Life can’t just be fun and games, and on Friday I had a needle core biopsy. Yes, my last CT scan showed some progression. Not a lot—characterized in the radiology report as “slight interval increase” but also not a little—“consolidation at the periphery of the remaining left lung has increased in size compared with 6/17/13, now measuring 4 × 1.9 cm in greatest axial dimension compared with 3 × 1.8 cm on 6/17/13.”
It was a great summer and my break from treatment was absolutely worth it. However, my lungs are getting a little noisy at night again and I’ve noticed more shortness of breath as well as a reduction in my level of energy. So…Dr. Shaw and I concluded that it was the right time to start looking into my next option. That may well be an anti-PD-1 human monoclonal antibody; an experimental treatment which falls under the umbrella of immunotherapy. An explanation of PD-1 quoted from InforMEDical: “The programmed death receptor 1 (PD1) and its ligands make up another physiologic immune checkpoint that is co-opted by some tumors leading to immune tolerance. Programmed death ligand 1 (PDL1) is expressed on several tumors, and can be induced by inflammation in the tumor microenvironment. On binding to PD1 on activated T cells, an inhibitory message is delivered to the T cell, resulting in T cell inactivation. Monoclonal antibodies to PD1 and PDL1 can block PD1 messaging, and allow T cells to proceed with a co-ordinated immune attack.”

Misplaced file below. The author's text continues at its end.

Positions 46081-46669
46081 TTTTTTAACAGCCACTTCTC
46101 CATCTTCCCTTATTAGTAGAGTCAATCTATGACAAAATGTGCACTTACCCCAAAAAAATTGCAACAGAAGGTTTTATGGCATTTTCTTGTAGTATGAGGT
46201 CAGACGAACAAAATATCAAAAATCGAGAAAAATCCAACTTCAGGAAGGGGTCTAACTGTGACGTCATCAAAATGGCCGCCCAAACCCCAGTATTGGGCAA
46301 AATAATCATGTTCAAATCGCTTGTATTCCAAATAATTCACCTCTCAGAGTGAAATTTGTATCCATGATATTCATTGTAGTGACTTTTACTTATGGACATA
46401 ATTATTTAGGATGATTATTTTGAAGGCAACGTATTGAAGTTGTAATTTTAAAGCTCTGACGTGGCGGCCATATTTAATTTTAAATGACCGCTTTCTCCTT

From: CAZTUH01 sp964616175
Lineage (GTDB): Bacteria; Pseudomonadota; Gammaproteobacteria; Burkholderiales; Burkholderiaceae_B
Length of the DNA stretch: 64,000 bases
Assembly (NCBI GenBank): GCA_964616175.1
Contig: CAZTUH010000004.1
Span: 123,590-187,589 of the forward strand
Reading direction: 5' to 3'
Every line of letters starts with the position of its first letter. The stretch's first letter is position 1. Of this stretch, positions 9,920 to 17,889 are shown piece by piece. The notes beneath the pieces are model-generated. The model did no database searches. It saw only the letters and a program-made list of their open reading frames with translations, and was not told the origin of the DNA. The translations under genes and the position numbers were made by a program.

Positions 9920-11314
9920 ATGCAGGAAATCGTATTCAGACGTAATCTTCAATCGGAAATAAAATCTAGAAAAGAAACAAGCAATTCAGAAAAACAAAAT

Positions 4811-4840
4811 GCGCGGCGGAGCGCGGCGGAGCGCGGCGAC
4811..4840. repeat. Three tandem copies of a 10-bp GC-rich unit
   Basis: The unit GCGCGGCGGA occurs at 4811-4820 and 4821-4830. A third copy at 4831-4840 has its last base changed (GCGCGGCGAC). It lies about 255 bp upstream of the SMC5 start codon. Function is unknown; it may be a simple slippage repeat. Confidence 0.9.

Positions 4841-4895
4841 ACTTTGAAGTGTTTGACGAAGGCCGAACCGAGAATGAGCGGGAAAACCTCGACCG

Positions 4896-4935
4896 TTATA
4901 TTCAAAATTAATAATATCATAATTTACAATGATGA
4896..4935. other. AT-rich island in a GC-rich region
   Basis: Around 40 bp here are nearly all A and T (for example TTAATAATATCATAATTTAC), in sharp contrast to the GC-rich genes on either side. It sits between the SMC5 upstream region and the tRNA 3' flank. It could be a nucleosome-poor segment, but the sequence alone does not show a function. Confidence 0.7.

Essentially, the hope is to kick-start or wake up a specific pathway of my own immune system. For a very accessible overview of PD-1/PDL-1, check out my friend Janet Daily-Freeman’s post on this subject. Janet is smart, funny, kind and a whiz at explaining and I highly recommend that you take a look at her wonderful blog; Gray Connections.
The experimental therapy which I am hoping to get a shot at is MK-3475 or lambrolizumab; this agent has shown impressive results in patients with advanced melanoma. However, before I can be admitted to the trial, a fresh biopsy was required. If PD-1 protein is isolated in my tumor sample, I’m a potential candidate.
So on Friday I had yet another needle core biopsy. The location of the greatest consolidation of my cancer remains problematic; against the pleura and adjacent to my heart. Last time the radiologist went in right through my left breast (!)—this time, the approach was from the side.
Prep involved fasting and although I was initially scheduled for early in the morning, my procedure was shoved back by several hours. The biopsy itself is a curious thing; you are given ‘twilight’ or light anesthesia so you remain awake but in a rather somnolent state (not prone to arguing). After my body was arranged on the table, I was strapped in and instructed to neither move, cough nor speak. I did none of the above and I’m pretty sure that when I was taken back to recovery, I was introduced as the best lung biopsy patient ever (I really though I heard that—may well have been a sweet dream induced by twilight!).